At 10:00 the Court will hear Linde Health Care Staffing v. Claiborne County Hospital, a case involving the Full Faith and Credit Clause.
Linde Health Care entered into a contract with Patient’s Choice Medical Center of Claiborne County, LLC, to staff the Claiborne County Hospital. When Patient’s Choice breached the contract by failing to pay, Linde Health Care invoked the arbitration procedures in the contract and was awarded a judgment of $182,849.73 plus pre and post judgment interest. Linde Health Care then had the judgment confirmed in a Missouri Court. Linde did not proceed against Patient’s Choice, however. Linde proceeded against Claiborne County Hospital. The County had to take over the hospital after Patient’s Choice breached the contract.
Thereafter, Linde Health Care sought to enforce the judgment in the Circuit Courts of Claiborne and Madison County. CCH contested enforcement of the judgment on the grounds that the Hospital did not sign the contract with Linde. Both courts agreed with CCH. Linde Health Care argues that the Mississippi courts did not have the power to vacate the judgment of the Missouri Court pursuant to the Full Faith and Credit Clause and that the Hospital’s sole method of attacking the arbitration award was via the provisions of the Federal Arbitration Act and the time for doing so had elapsed. CCH argued that the Mississippi courts did not set aside the award; rather, they refused to enforce it because CCH was not a proper party to the proceeding inasmuch as the contract was with Patient’s Choice.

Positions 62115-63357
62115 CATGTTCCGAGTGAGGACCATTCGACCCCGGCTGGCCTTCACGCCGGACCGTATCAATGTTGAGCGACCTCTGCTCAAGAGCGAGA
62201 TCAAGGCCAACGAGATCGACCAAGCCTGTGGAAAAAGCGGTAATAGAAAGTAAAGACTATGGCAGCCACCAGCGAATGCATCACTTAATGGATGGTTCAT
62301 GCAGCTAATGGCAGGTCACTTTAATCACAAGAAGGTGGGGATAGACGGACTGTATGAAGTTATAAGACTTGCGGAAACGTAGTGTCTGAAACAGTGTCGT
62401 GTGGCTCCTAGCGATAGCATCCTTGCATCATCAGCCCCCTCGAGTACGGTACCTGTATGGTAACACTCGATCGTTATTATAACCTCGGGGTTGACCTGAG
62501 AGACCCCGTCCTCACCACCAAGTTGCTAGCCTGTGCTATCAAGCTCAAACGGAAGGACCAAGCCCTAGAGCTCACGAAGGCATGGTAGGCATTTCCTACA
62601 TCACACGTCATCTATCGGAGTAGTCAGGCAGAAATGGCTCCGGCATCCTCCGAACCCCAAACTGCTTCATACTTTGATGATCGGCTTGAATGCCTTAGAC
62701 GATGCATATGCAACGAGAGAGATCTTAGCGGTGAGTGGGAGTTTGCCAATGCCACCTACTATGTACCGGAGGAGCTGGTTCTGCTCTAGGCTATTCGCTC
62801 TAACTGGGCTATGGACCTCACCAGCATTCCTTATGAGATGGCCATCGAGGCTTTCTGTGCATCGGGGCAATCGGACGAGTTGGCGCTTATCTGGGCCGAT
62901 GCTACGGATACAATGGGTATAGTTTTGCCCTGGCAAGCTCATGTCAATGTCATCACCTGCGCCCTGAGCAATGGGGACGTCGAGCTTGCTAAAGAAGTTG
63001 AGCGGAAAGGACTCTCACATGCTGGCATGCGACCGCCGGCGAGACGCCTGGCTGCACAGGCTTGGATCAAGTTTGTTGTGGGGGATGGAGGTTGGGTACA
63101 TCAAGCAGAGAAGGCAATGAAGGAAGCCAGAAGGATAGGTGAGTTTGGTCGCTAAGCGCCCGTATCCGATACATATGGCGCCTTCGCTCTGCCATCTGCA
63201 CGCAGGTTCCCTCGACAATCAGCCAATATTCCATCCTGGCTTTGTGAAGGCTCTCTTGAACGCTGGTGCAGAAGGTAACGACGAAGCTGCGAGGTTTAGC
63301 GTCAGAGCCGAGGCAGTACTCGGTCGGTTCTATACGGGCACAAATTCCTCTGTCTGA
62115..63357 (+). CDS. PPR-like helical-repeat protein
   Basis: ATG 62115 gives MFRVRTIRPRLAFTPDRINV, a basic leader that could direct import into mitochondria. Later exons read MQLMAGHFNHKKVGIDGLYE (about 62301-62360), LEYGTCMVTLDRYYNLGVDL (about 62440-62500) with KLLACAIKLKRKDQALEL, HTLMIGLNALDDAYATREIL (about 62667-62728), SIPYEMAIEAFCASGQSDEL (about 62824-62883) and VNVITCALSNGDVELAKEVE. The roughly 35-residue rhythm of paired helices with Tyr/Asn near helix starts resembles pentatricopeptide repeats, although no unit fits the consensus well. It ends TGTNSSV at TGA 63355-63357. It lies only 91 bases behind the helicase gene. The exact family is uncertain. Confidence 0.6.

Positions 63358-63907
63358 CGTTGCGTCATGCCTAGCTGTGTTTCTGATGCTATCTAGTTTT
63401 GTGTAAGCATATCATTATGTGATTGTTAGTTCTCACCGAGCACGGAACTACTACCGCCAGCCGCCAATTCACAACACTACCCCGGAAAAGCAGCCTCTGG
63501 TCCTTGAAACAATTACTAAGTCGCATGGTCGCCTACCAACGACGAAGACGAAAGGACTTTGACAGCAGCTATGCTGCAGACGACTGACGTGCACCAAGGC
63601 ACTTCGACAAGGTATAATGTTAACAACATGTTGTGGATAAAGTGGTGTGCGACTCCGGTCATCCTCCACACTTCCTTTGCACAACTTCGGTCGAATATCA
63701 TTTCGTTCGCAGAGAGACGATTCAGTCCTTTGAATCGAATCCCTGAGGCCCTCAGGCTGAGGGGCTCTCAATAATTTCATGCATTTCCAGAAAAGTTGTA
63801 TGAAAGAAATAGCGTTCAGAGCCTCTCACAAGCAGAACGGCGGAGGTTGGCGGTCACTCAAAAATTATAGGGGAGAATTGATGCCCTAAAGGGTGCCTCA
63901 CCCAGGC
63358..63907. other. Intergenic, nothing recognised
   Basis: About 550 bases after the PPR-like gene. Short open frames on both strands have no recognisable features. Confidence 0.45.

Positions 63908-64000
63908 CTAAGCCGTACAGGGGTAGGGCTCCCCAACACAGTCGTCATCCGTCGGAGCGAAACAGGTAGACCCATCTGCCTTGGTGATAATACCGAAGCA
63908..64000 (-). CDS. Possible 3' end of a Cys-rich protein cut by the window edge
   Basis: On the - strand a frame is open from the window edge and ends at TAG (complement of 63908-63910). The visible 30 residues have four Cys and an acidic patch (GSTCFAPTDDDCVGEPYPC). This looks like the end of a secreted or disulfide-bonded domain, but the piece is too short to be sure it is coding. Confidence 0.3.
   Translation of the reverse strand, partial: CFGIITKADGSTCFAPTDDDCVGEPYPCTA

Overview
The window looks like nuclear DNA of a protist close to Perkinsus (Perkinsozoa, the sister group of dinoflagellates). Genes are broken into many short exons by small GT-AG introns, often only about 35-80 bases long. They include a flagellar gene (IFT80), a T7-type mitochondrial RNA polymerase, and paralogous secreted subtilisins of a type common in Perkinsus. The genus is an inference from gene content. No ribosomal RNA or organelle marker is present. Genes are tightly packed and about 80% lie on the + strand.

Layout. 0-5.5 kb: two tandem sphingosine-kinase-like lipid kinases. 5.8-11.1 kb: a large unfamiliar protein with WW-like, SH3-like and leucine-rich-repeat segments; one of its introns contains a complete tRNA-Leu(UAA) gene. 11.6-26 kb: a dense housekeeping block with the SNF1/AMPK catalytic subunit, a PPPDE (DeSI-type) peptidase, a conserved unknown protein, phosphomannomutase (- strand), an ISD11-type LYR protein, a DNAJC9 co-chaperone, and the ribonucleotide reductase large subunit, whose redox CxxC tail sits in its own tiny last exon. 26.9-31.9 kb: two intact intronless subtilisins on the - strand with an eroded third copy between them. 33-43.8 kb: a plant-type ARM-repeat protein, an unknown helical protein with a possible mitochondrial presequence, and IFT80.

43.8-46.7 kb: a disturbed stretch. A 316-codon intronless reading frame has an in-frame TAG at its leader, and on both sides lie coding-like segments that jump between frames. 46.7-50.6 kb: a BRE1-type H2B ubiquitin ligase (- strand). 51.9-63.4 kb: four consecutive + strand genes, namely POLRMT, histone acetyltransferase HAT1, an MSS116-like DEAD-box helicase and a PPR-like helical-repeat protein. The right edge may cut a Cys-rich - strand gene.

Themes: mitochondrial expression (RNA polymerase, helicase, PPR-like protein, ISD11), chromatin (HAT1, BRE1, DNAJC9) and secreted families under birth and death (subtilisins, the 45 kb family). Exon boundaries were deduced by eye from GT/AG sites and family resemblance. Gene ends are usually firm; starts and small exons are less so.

Linde Health Care’s brief
Claiborne County Hospital’s brief
Linde Health Care’s reply
Watch the argument here
At 1:00 the Court will hear Henry Kinney v. Southern Mississippi Planning and Development District which raises the question of whether Planning and Development Districts are public agencies subject to public agency laws.
Henry Kinney filed a lawsuit seeking a declaratory judgment that the South Mississippi Planning and Development District is a public agency subject to the laws governing public agencies and, more specifically, that the appointment of Leonard Bentz as the Exceutice Director was invalid because it did not comply with the Open Meetings laws and that he does not meet the qualifications for the position. The Court granted summary judgment to SMPDD and Kinney appealed.
Henry Kinney’s brief
Intervenor’s Miss. Assoc. of Planning and Development’s brief
Kenney’s reply brief
Watch the argument here